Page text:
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Etymology gleanings for March 2020

Should it be business as usual with the Oxford Etymologist? Closing the blog until better days will probably not benefit anybody. The terrain is like a minefield, but I’ll continue gleaning.

In reply to a complaint, I want to remind our correspondents that comments are posted in New York, and, if something falls through the cracks, the reason may be only an occasional computer glitch. Please resend your comments. By contrast, I do not react to everything I receive. Sometimes I have nothing to say. For instance, I have read a good deal about the Silk Road and told what I know about it in the previous posts. Rehashing the same information would be counterproductive. Yet I don’t believe that silk or Silk Road has anything to do with Engl. side ~ German Seite. I also suggest that those who have difficult questions post them as comments rather than writing me personally, because comments are seen by many, and someone may know a good answer.

Here are three examples of such questions. 1) “Do you know any other word or place name that relied on the accented syllable surviving, as is shown in Milan from Mediolanum?” I am out of my depth here and appeal to Romance scholars in Italy and elsewhere. The change from Mediolanum to Milano seemed to have happened on the basis of both Latin and the Italic languages of Italy, but we need details and analogs. 2) Why does it seem that, at least in English, we have an abundance of words for things very large and very small, but barely any words for things of medium size? I wrote to our correspondent and asked for examples. He did not respond. Yet perhaps someone is also interested in such matters and has an opinion. 3) Mr. Nathan Paige has been working on a list of words similar and, according to him, related in Chinese and English. The examples I examined struck me as relatively unconvincing, but I know nothing about Chinese and will refrain from further comment.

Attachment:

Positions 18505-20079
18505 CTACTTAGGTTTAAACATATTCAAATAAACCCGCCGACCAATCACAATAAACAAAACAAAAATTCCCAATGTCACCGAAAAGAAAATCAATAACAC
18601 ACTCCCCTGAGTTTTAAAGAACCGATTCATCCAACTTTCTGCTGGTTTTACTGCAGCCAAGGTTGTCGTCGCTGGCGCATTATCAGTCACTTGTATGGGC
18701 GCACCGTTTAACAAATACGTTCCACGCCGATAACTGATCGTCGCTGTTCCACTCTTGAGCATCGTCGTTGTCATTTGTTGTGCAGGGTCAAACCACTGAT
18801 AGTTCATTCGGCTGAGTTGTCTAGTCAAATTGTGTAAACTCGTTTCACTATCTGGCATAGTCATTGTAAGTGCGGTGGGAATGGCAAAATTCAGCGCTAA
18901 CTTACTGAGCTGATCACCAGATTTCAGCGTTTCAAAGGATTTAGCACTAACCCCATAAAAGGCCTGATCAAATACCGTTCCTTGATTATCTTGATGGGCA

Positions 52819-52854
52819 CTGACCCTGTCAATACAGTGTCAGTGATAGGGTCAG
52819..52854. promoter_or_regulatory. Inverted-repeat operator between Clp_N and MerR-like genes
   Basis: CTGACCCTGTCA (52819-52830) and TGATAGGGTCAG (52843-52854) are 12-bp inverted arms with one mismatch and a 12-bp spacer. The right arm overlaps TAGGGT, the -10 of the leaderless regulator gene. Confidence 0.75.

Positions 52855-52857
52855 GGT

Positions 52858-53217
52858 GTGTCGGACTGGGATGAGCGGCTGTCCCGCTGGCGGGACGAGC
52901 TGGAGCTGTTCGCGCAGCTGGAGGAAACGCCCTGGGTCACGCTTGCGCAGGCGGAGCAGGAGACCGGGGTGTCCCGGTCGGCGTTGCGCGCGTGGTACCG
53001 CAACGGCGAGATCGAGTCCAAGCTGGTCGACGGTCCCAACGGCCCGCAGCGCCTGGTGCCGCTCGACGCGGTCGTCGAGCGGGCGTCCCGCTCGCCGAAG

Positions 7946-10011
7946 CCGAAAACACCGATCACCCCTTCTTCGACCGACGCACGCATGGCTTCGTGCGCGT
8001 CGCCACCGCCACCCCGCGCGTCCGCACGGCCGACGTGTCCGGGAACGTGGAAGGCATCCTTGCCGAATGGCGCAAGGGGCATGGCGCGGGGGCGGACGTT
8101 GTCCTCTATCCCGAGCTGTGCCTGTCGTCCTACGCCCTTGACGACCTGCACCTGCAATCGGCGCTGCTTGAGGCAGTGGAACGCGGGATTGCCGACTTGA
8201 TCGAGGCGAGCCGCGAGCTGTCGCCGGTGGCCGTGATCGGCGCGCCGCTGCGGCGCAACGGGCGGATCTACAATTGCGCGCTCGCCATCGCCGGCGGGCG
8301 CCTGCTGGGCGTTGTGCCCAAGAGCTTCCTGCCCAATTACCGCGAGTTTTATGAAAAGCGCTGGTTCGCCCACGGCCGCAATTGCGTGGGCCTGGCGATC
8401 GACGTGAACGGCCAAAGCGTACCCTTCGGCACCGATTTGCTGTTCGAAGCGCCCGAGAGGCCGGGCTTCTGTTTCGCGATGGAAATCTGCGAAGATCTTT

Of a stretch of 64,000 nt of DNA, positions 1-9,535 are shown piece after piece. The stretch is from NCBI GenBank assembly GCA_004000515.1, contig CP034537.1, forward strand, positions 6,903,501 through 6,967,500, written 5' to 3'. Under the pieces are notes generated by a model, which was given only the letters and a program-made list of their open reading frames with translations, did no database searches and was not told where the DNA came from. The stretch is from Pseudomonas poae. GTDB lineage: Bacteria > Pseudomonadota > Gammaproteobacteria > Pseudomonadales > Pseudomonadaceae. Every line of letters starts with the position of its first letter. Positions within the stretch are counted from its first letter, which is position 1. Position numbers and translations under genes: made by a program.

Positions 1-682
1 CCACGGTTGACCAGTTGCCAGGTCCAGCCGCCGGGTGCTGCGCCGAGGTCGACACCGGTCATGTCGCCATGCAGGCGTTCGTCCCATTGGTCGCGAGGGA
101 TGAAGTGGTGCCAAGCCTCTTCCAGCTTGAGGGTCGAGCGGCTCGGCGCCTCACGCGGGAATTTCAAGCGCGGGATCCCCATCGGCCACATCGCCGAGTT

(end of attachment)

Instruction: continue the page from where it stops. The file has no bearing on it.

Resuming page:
Still at the cutting edge

Where is the golden mean? Image from A Critique of the Theory of Evolution by Thomas Hunt Morgan. Public domain via Wikimedia Commons.

As discussed in the previous posts, the oldest recorded form of the Germanic word for “ax” is Gothic aqizi. The Gothic Bible was translated from Greek in the fourth century, and the word Bishop Wulfila saw was Greek aksíne (Luke III: 9; here is the text from the Revised Version: “And now also the axe is laid unto the root of the trees: every tree therefore which bringeth not forth a good fruit is hewn down, and cast into the fire”). The Goths could have borrowed Greek aksíne, but chose not to do so. However, the similarity between the words is apparent. They are either related or, as noted in an earlier post, we are dealing with the name that traveled from land to land and was modified slightly in its travels: Greek has aksíne, Latin askia (from aksia?), Hebrew hāšīn, Gothic aqizi, and so on. Since we do not know where the story began, we cannot answer the question about the initial form and meaning of the word. The name of a tool need not even reflect its function. As Ion Carstoiu points out, one could invent an awl and transfer the name of some other long and piercing object to it (think of the myriad words for “penis”). The same is also true of many other objects. As usual, God is in the details, and those are hard to reconstruct.